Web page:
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Direct Phenotypical and Functional Dysregulation of Primary Human B Cells by Human Immunodeficiency Virus (HIV) Type 1 In Vitro
Published: Monday, July 02, 2012
Author: Ana Judith Perisé-Barrios et al.

by Ana Judith Perisé-Barrios, María Ángeles Muñoz-Fernandez, Marjorie Pion

Background

Human immunodeficiency virus type 1 (HIV-1) induces a general dysregulation of immune system. Dysregulation of B cell compartment is generally thought to be induced by HIV-related immune activation and lymphopenia. However, a direct influence of HIV-1 particles on B cells was recently proposed as the third pathway of B cells dysregulation.

Methods/Principal Findings

We evaluated the direct and specific consequences of HIV-1 contact on activation, survival, proliferation and phenotype of primary B cells in vitro. Moreover, we examined expression of activation-induced cytidine deaminase (AID) mRNA that is responsible for class switch recombination (CSR) and somatic hypermutation (SHM). Here, we report that changes observed in cellular proliferation, phenotypes and activation of B cells could be caused by direct contact between HIV-1 particles and primary B cells in vitro. Finally, direct HIV-1-derived B cells activation led to the increase of AID mRNA expression and its subsequent CSR function was detected in vitro.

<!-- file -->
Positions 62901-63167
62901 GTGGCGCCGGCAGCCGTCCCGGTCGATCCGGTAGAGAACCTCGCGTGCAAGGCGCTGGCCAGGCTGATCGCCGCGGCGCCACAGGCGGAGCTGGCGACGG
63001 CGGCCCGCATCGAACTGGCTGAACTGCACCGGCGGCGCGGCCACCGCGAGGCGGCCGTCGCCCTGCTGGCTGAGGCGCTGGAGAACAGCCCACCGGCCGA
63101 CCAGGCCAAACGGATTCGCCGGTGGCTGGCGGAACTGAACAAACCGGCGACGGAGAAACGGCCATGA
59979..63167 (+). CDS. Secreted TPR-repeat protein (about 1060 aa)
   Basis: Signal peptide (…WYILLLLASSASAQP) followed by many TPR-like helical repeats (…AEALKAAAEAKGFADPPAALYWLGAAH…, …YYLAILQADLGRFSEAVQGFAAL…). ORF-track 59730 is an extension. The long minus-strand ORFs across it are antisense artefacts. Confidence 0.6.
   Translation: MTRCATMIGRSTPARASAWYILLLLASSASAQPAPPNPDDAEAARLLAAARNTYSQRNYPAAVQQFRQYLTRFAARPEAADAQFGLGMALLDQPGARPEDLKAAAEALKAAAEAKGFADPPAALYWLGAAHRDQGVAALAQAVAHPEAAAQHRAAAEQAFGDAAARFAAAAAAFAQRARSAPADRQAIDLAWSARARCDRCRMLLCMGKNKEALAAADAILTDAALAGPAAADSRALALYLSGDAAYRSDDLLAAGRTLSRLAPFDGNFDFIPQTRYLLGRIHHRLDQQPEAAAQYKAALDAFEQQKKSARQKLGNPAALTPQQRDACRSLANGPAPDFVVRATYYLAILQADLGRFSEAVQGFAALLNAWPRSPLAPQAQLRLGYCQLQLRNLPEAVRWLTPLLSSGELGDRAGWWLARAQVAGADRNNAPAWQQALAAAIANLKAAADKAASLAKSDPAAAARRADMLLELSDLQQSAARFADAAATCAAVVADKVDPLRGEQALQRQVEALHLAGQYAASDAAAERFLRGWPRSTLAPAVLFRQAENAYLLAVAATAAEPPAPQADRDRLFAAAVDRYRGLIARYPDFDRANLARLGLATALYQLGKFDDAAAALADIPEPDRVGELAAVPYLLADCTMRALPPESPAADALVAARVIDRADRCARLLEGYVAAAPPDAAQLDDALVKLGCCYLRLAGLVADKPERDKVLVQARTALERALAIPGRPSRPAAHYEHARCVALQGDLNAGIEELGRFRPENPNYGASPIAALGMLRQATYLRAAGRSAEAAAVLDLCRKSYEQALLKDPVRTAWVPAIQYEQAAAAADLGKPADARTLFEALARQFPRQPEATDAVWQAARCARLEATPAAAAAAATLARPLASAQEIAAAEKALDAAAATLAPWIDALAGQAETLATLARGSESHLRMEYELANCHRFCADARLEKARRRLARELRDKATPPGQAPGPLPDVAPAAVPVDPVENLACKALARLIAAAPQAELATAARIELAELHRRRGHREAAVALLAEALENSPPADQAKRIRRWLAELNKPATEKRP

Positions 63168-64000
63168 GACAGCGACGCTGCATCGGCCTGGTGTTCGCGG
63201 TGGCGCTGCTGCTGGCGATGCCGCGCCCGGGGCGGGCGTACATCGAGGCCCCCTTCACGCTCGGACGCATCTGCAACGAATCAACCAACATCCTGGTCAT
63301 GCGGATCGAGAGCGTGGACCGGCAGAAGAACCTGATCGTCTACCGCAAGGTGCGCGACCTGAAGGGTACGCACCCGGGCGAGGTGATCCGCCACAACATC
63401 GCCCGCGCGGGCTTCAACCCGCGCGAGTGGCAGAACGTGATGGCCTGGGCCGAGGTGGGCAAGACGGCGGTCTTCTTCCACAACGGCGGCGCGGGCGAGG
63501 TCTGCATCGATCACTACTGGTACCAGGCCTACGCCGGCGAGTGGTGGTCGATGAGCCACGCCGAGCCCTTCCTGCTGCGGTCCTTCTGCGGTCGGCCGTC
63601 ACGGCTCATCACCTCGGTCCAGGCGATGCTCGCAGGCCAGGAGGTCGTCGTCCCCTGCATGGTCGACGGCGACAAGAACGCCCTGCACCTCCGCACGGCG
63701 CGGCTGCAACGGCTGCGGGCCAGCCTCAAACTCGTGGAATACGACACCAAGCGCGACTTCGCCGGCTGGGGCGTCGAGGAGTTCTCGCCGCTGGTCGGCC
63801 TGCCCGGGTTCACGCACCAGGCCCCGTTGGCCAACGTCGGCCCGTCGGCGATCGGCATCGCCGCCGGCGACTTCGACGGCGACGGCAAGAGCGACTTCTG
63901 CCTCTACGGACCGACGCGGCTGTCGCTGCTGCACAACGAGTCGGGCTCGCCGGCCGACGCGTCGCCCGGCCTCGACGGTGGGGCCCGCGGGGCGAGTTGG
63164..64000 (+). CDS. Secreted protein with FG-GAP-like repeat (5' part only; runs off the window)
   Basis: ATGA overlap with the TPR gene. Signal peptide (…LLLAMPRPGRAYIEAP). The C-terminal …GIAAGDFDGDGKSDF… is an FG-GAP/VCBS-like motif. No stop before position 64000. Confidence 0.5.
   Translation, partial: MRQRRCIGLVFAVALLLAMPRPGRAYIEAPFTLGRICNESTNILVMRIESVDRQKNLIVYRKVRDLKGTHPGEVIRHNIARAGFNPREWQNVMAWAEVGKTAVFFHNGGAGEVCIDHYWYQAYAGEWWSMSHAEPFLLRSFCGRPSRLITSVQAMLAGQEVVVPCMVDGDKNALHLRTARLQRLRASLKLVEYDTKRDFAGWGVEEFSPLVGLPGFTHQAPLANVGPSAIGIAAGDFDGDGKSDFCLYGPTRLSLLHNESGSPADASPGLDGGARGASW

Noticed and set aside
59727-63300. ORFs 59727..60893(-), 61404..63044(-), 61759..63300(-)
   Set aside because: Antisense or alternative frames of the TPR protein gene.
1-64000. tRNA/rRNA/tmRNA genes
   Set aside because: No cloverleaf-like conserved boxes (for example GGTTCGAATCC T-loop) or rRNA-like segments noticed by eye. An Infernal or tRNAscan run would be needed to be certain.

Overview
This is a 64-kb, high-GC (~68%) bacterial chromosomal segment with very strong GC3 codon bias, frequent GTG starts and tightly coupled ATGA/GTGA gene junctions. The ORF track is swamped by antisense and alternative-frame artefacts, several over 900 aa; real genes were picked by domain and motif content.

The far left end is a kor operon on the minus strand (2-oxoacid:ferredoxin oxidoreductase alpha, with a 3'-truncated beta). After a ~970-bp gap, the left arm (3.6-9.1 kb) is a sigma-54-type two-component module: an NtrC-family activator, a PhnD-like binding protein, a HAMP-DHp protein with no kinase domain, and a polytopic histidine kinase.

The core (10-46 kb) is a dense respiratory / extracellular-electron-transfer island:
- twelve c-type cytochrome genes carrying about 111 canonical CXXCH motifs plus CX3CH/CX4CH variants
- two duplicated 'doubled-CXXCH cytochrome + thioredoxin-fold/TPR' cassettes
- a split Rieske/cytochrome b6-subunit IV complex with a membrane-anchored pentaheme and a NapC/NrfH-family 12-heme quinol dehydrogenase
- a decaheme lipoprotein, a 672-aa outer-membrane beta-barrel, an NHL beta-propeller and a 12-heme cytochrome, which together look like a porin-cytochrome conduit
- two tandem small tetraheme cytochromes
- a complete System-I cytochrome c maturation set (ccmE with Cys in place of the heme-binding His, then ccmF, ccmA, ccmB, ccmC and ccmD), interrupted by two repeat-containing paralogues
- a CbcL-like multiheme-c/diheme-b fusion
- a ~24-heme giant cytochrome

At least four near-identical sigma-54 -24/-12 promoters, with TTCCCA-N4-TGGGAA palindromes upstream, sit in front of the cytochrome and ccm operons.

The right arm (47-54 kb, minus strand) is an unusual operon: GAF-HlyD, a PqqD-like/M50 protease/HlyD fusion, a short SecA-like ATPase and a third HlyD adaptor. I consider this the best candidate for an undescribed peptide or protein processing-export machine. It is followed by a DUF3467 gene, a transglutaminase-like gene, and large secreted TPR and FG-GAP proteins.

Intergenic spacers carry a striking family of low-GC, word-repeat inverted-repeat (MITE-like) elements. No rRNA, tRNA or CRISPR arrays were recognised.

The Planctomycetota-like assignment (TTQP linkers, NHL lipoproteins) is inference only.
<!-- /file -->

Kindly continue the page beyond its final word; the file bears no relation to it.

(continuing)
Conclusion/Significance

We showed that HIV-1 could directly induce primary B cells dysregulation triggering phenotypical and functional abilities of B cells in vitro that could explain in some extent early B-cell abnormalities in HIV disease.

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